Leaders: What Will You Have to Manage?

When the change first happened, you felt like you were tossed into the middle of the ocean. Now, after constant struggles, you realize that you have made considerable progress. Finally, you have reached the life buoy. You experience slight exhilaration! Exhausted, you gaze at the faces of those who help you cling to the buoy and pull you towards safety. You have gained some power over your change.

In the last article, “Leaders: What Will You Have to Rise Above?” I shared the most significant characteristics of the third of the nine stages of change, “rise above.” In this article, I introduce the fourth stage, “manage,” to help you determine whether you are on this stage of the change process and to provide techniques to create forward movement towards mastery.

Keep Things Moving

You have resumed some of your previous activities. Things are finally getting done. You are ready to start asking for and accepting some support. Finally, you begin to experience a feeling of a return to safety and the ability to influence your change. You believe you have the capacity to move forward and are less discouraged by minor setbacks. But even though you have started to feel optimistic, some hesitations may hold you captive. Even now, you lack sufficient strength and energy to do what needs to be done alone.

What to Expect

Although it might seem barely recognizable, you have made substantial progress. Mentally, you are no longer wandering around a maze, enveloped in fog. Instead, you have the desire and motivation, along with more clarity, to get things done. Your focus has shifted from what you cannot control to what you can influence. You believe that there is a light at the end of the tunnel despite a wall of unanswered questions. Yes, uncertainty and fear may be your new neighbors. Don’t be surprised when they come to visit. Just limit how long they stay.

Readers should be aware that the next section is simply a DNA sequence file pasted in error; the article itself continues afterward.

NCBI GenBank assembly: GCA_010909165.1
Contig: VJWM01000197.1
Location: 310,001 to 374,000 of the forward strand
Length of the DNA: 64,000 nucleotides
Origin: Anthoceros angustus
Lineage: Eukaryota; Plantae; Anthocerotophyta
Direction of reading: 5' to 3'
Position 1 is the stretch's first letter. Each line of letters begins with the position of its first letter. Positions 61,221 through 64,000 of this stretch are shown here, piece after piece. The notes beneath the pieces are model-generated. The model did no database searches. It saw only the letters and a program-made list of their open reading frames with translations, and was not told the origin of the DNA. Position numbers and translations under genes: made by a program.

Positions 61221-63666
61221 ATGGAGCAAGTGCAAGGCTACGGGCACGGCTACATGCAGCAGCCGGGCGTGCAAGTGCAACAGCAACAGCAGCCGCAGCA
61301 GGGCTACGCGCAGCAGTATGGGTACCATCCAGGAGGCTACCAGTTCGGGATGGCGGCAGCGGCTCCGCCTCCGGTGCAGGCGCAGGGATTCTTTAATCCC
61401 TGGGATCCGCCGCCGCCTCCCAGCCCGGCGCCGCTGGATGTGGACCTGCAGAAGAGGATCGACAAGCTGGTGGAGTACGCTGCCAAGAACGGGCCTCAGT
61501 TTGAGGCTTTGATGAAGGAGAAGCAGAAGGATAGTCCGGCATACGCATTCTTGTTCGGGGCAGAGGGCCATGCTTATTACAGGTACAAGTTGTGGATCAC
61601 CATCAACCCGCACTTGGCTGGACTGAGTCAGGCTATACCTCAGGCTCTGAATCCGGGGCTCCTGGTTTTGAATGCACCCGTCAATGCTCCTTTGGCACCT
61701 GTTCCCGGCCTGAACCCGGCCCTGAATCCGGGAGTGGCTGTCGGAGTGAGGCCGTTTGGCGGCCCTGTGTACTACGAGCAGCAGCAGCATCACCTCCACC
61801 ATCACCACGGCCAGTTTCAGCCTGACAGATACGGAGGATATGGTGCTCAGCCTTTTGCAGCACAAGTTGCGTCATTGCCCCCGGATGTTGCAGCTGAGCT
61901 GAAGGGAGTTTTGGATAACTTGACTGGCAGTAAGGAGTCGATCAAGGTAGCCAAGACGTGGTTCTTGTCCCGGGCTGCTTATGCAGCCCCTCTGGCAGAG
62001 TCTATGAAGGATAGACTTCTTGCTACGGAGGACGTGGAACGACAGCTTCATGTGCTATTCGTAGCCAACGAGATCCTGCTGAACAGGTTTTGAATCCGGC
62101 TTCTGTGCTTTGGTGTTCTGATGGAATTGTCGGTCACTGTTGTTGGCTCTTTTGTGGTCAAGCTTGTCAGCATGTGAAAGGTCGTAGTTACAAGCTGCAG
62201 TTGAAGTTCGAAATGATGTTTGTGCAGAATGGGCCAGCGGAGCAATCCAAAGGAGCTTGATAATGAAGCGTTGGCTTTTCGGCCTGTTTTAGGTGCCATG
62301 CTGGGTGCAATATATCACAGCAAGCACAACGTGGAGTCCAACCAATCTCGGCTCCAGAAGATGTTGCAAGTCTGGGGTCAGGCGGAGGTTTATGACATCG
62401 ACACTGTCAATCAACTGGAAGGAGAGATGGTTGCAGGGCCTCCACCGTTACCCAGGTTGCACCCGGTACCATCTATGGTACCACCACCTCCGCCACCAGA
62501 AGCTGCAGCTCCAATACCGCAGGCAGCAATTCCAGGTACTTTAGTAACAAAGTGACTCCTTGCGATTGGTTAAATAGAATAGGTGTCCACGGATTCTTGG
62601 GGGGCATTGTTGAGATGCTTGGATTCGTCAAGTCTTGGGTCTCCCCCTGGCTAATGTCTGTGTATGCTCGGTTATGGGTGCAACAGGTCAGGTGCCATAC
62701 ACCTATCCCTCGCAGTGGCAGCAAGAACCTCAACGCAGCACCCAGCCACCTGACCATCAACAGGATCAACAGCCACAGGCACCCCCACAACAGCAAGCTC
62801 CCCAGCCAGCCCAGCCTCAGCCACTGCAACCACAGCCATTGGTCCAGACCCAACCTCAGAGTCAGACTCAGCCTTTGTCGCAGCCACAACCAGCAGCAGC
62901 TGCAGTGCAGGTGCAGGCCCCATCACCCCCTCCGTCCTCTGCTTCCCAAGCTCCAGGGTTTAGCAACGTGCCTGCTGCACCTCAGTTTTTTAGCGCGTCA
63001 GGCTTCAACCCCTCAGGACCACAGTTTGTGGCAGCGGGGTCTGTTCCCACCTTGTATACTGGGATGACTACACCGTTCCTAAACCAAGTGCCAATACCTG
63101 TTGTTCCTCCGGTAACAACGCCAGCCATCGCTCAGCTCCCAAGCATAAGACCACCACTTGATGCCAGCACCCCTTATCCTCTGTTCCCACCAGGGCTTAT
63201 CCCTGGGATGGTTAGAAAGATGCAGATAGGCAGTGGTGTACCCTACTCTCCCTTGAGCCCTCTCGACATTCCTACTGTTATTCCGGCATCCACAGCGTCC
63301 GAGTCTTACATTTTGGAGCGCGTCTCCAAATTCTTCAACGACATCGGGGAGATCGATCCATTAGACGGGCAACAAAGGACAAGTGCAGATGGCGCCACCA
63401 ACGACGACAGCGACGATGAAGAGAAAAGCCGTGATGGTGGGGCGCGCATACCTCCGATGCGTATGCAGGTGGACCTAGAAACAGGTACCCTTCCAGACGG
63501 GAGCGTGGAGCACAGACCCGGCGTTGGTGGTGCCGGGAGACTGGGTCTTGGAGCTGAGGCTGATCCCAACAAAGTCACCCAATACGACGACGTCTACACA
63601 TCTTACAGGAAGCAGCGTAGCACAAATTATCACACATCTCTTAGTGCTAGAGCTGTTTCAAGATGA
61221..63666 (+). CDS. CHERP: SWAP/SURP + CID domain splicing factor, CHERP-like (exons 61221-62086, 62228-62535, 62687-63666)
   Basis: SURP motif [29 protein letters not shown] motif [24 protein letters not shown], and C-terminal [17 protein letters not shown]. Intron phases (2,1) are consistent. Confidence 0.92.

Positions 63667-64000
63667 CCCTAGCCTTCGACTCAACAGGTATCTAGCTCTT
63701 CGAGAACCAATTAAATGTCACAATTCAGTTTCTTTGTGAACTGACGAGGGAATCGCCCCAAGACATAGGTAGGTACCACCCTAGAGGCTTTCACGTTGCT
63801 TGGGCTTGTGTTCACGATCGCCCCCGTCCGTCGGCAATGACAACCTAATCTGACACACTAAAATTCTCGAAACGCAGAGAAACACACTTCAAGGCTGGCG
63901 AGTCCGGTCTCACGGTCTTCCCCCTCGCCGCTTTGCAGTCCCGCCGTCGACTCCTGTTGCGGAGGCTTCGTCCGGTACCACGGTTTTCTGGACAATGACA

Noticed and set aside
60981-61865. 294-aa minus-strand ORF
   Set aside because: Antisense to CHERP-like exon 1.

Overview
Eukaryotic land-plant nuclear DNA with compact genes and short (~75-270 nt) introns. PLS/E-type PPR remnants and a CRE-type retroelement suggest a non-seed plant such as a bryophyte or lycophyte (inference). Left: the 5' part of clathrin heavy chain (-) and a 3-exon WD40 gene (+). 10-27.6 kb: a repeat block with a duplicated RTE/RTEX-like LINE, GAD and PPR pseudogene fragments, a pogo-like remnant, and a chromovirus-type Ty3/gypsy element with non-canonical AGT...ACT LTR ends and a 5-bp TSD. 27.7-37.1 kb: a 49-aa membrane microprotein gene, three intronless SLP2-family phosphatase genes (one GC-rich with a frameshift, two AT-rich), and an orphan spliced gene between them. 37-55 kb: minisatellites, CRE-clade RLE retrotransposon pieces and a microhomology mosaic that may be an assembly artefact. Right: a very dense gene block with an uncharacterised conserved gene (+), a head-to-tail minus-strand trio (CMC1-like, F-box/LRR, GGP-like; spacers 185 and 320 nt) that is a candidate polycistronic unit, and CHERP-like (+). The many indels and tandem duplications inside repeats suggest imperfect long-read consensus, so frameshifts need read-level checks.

As you begin to recognize the extent of financial challenges, you may experience some sorrow over deferred goals and dreams. Be careful that your increasing energy does not tempt you to juggle too many balls to make up for lost time. At this stage, the result could be physical exhaustion, which could breed seeds of despair. 

Although you are involved in many activities, you do not want to forget two essential actions that will enhance your ability to master the “manage” stage. To create forward movement toward your professional goals, you must empower your thoughts and fortify your resources.

Empower Your Thoughts

Your thoughts are the key to successfully navigating through changing careers, restructuring your business, uplifting your teams, shifting priorities or achieving specific outcomes. Leaders resist the urge to focus on what is no longer available, where you think you should be or how others might have impacted your professional goals. Instead, prepare with possibilities (not problems) in mind, focus on how you can reduce undesired side effects and celebrate what you have accomplished.

Fortify Your Resources

I remember how hard it was for me to ask for help. I was not sure if my need to make the request or fear of rejection caused my throat to constrict. I felt exposed and vulnerable, and I frequently felt like a failure. Sometimes when we realize we need help, we may shrink back from making the request. We might become paralyzed by what we think others’ perception of us will be. We could feel disappointed that we let others and ourselves down. Have you ever needed help but could not bring yourself to ask for it?

At times, the key element that could separate us from achieving or making progress in our professional goals is our inability to ask for help. I have found the following steps helpful in making difficult requests. Create a list of the areas in which you need assistance. Next to each area, write down the reasons you have not requested help. Select one area in which you can challenge yourself to ask for help. Always make sure you have a clear objective. Next, reflect on how you could design the most supportive environment for the conversation, including allowing time before and after to prepare and process the outcome. If possible, role-play the conversation with someone you trust. Then, connect with the person and make the request. After the discussion, regardless of the outcome, celebrate your courage and determination to achieve your goals.

The next article will introduce the fifth stage of the “Nine Aspects of Change,” “evolve.” 

Donna Johnson-Klonsky, MBA, PCC

DJ Consulting Services Inc.

East Fishkill, New York 12533


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